a great product and graphic design!!but sadly it doesn't has a tempo knob!!!pressing up/down while holding the tempo button is a silly work! but the sound is good,though imo not as good as the real tb,but near,and adding the analog overdrive made it scream.i gigged w/ it once and everyone focused on it and asked me what the fxxk it is!!!:P
|Rating: 4 out of 5 posted Monday-Dec-12-2005 at 12:58|
|Sneaky Alien a professional user from UK writes:|
I Recieved my Revolution Synth and have spent 48 hours with it and can make a good review of it. This machine in short is awesome!!!it nails the famous 303 sound but also nails the all important sequencer which gives the original 303 its groove,in short it sounds and grooves just like the real deal but it also has many more tricks up its analogue sleeves. The method of programming this beauty is so simple I did not even need to look at the manual because the features are all laid out so simply in front of you in a circular fashion which really does make you look at what your doing in a more musical way.You can jump in and out of sequence edit mode while the machine is playing so you can edit sequences on the fly and then jump right out and do somthing else without stopping and starting the sequencer. One of the most outstanding features of this machine I think is the remix feature; put simply if you put a pattern in and don't like the outcome then just rotate the two remix dials and it will rejuggle the notes you have put in and totally twist them into a new groove whilst still retaining the essence of what you put in in the first place.....very very inspirational.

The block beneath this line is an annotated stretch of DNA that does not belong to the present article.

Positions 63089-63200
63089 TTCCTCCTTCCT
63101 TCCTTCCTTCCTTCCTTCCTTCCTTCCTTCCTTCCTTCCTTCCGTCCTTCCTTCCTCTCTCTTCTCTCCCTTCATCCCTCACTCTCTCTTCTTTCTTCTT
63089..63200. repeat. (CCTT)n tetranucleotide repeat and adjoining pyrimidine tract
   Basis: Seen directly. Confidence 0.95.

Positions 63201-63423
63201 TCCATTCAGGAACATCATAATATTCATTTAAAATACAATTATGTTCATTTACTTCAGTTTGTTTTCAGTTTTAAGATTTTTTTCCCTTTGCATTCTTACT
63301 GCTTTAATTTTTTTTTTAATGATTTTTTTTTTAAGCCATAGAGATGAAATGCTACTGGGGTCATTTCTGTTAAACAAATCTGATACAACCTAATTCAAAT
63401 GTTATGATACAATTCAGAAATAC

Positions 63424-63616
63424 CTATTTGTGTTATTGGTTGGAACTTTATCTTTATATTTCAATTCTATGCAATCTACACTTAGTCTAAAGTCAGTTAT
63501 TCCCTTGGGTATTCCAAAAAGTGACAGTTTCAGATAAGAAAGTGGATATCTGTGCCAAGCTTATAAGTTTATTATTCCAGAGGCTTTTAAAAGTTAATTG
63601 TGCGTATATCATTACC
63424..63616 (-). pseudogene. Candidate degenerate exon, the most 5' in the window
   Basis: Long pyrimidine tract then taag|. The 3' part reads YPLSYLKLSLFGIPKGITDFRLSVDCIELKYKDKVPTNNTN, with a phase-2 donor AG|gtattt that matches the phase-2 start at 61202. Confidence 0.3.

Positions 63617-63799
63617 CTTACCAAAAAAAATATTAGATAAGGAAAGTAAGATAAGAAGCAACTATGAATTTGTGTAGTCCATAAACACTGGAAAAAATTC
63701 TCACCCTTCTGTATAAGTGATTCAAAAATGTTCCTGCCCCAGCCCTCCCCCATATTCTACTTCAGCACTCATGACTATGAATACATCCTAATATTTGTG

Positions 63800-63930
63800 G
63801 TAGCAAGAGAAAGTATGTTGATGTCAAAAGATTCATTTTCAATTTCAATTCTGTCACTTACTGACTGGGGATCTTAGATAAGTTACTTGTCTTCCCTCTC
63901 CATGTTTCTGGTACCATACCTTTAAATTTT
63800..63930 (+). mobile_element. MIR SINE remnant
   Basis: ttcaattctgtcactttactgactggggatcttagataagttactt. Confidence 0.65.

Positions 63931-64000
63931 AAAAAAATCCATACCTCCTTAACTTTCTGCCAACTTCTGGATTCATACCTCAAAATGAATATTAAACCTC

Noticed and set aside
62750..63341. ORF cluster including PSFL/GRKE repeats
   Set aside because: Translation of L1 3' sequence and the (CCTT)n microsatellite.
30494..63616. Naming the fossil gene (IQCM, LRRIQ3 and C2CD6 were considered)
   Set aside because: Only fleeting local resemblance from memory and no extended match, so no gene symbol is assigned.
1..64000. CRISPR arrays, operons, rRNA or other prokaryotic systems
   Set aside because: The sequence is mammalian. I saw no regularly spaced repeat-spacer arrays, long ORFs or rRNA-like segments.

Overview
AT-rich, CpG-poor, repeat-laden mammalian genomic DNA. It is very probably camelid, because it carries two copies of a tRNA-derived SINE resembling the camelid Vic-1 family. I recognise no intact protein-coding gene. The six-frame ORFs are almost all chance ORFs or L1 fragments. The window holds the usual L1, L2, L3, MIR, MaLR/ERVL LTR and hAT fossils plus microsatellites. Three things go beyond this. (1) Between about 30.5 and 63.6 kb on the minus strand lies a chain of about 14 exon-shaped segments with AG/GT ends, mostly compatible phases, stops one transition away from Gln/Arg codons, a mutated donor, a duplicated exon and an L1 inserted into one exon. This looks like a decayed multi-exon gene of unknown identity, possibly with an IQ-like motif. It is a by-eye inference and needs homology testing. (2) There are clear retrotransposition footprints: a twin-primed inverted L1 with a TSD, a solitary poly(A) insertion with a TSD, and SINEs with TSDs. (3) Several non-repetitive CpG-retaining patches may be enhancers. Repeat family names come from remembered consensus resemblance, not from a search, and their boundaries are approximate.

the overdrive feature makes this thing sound like a devil fish 303 and can screech like a madman on acid.
You can feed the headphone socket output back into the synth for some crazy sounds and the CV and Gates allow me to control my roland system 100 too. The machine also has some in built effects which are good and can be utilised to good effect but really the machine stands up without them but its good that they have been included.The Revolution is true anlogue and all its sound is analogue generated except obviously the effects processor which is DSP based.